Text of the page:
In the center of the Sun Temple is the Intihuatana, a ritual stone or astronomical tool. Its precise use is unknown, but the word means “place where the sun is tied”. The carved rock was oriented so that it aligned perfectly with the sun on the summer solstice. It was damaged by the Spanish who wanted to wipe out the religious and spiritual significance of Pisac and the little of it what remained was damaged by local vandals. Visitors are no longer allowed to get up close.
Unlike the buildings we saw earlier, the temples were constructed using pink granite. The precise cut and almost seamless placement of the stones without mortar was amazing.
The use of interlocking blocks, rounded corners, sloping walls, and trapazoid door openings made Inca buildings extremely resistant, but not immune, to earthquake damage. Despite 500 years worth of earthquakes there is remarkably little damage to Inca structures.
Our visit to Pisac had come to an end. It was time to walk down what seemed like the never-ending stairs and hike back to the Village of Pisac.
Because we had spent time in Urubamba, we weren't able to explore Cusco; proper acclimatization was the driving factor in our decision to stay in Urubamba. Cuzco was the religious and administrative capital of the Inca Empire, which flourished in ancient Peru between 1400 and 1534. The Incas controlled territory from Quito to Santiago, making theirs the largest empire ever in the Americas and the largest in the world at that time.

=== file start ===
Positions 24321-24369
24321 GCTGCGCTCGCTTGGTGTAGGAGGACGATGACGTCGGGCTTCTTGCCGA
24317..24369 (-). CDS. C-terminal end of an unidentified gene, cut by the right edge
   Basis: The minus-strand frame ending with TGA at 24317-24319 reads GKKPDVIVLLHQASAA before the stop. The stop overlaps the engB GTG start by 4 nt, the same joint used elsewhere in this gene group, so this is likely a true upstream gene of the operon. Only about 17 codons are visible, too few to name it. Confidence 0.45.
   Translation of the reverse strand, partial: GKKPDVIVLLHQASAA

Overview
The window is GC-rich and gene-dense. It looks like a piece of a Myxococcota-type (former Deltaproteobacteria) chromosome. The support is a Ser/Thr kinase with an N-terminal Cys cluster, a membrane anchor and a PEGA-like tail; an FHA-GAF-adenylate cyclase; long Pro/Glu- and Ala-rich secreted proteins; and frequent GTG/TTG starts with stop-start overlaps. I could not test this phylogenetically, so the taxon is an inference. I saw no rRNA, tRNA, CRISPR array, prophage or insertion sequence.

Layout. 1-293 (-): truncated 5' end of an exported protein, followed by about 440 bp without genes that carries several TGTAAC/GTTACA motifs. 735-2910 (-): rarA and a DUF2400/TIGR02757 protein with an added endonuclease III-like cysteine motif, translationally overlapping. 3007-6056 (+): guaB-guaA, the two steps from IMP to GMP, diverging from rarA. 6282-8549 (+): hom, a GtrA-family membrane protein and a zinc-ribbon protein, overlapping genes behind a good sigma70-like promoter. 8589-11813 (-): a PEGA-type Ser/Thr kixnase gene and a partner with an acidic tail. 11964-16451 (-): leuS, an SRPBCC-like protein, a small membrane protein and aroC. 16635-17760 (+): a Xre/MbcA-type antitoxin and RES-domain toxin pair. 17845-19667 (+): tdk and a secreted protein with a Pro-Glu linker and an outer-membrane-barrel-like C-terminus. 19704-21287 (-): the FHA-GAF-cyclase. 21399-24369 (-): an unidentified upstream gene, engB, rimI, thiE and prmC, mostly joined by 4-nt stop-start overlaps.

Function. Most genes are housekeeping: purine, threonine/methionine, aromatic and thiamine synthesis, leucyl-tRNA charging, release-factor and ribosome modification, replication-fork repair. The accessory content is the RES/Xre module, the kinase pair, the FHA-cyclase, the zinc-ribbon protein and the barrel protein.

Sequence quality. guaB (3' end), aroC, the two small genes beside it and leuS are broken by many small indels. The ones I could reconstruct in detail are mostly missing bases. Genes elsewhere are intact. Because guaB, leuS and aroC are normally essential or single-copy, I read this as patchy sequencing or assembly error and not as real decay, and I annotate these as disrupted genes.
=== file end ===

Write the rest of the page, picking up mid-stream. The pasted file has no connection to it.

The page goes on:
We arrived back in Cusco in the early afternoon so we had a few hours to explore the city before dinner. After dinner we had a meeting with Llama Path, the trekking company, and met the other people who would be part of our hiking group. We liked what Llama Path stood for and their commitment to the local community and their porters. Click on the hyperlinked text above to be redirected to their website.
The Cathedral Basilica of the Assumption of the Virgin, also known as Cusco Cathedral, is the mother church of the Roman Catholic Archdiocese of Cusco. The building was completed in 1654, almost a hundred years after construction began.
Most of the stones for the building were taken from Sacsayhuamán, an Inca holy and defensive structure located on the hills above Cusco. However, because of its large size, much of Sacsayhuamán remains intact.
The statue of Pachacuti can be found on top of the main fountain in Plaza de Armas. Pachacuti was the 9th ruler of the Kingdom of Cusco and later the Emperor of the Inca Empire. Pachacuti began the expansion of the Inca dominion from the valley of Cusco to a large part of western South America. Some say that Machu Picchu was built as an estate for him.